Justices Allow Court Review of Denial of Disability Benefits

WASHINGTON (CN) – Reversing the Sixth Circuit, the Supreme Court on Tuesday unanimously held that a federal district court may hear a man’s claims that the Social Security Administration improperly denied his disability benefits. 

In this Oct. 5, 2018, file photo, the U. S. Supreme Court building stands quietly before dawn in Washington. (AP Photo/J. David Ake, File)

Stemming from Ricky Lee Smith’s application for disability benefits in 2012, the case asked the justices to decide whether a dismissal by the Social Security Administration’s Appeals Council on procedural grounds allows a person denied benefits to petition a federal court for review of the decision. 

Smith’s initial claim for benefits was denied three times as it worked through the agency’s review process, including after a hearing before an administrative law judge. After the administrative law judge denied his claim, Smith asked the appeals council to hear his case, though the two sides disagree about whether he did so within the required 60-day timeframe.

The Social Security Act allows a federal court to hear the results of “any final decision… made after a hearing,” but under the agency’s regulations the appeals council dismisses appeals filed after the 60-day deadline.

Smith brought his case to the U.S. District Court for the Eastern District of Kentucky, but the court tossed aside his claims, saying the appeals council’s dismissal on timeliness grounds was not a “final decision” that can be reviewed in federal court. The Sixth Circuit upheld that decision.

In a 16-page opinion Tuesday, Justice Sonia Sotomayor wrote this was not the correct way to read the judicial review provision for decisions of the Social Security Administration. She wrote the appeals council’s decision was “the final stage of review” for Smith’s case and that he had a hearing before an administrative law judge that satisfied the provision’s second requirement.

She also wrote that courts generally presume Congress intended them to review the decisions of administrative agencies, saying this helps answer the question of whether the law lets people who receive decisions similar to Smith’s have their day in court.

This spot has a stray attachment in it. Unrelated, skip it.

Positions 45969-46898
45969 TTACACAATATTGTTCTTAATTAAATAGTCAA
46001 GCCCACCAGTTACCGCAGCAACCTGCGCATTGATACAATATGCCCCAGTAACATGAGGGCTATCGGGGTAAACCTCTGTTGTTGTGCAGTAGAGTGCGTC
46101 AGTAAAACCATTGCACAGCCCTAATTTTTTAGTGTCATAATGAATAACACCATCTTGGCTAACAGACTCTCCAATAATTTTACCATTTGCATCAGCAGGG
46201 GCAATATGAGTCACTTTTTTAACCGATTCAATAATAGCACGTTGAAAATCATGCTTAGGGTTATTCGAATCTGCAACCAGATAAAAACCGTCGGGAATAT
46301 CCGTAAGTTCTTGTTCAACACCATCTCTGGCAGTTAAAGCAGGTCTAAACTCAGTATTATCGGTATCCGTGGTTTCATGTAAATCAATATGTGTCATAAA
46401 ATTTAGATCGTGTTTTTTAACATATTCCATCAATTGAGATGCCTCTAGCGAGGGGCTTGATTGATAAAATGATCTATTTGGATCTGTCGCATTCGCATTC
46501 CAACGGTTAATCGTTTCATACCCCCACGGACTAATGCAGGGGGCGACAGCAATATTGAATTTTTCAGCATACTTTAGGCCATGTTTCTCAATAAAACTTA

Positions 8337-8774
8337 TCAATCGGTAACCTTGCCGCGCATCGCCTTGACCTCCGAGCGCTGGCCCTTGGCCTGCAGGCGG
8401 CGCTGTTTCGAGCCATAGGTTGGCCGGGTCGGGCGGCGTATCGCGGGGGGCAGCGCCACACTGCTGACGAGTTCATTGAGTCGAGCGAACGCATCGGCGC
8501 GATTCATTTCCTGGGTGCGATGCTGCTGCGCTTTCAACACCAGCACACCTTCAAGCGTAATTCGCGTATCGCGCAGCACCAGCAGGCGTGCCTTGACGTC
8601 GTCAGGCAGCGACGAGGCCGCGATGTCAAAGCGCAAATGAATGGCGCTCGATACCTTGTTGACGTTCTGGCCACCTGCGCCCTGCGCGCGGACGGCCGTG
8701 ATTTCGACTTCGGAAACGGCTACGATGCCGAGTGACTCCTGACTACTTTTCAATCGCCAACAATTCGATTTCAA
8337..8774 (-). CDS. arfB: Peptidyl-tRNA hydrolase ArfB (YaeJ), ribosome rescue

“In light of the text, the context and the presumption in favor of the reviewability of agency action, we conclude that it does,” Sotomayor wrote.

Sotomayor did not side with Smith, however, on the question of what should happen next. While Smith argued if the district court agrees with him that he made the 60-day deadline it should go straight to the merits of his claims, the Supreme Court ruled lower courts should generally only review the procedural claims and send the merits back to the agency to hear the rest of the case.

Michael Kimberly, an attorney with the Washington, D.C., firm Mayer Brown who argued the case for Smith, said he is “very pleased” with the court’s decision.

“It’s a very gratifying win that means supplemental security income applicants whose claims are denied on technical grounds will still get their day in court,” Kimberly said in an email. “Perhaps the greatest significance of the case is that the court clarified that agencies do not get deference from courts on the question of the scope of judicial review.”

The Justice Department did not return a request for comment. While the agency argued against Smith at the lower courts, it reversed its position at the Supreme Court and told the justices the decision should be subject to judicial review.

With no party to the case supporting the Sixth Circuit’s holding, the court appointed Deepak Gupta, of the Washington, D.C., firm Gupta Wessler, to argue in favor of the decision.

Gupta told Courthouse News that several thousand claims are dismissed by the appeals council, some of which could now be eligible for review in federal courts. He also said the ruling will likely result in the Social Security Administration changing how it handles claims such as Smith’s.

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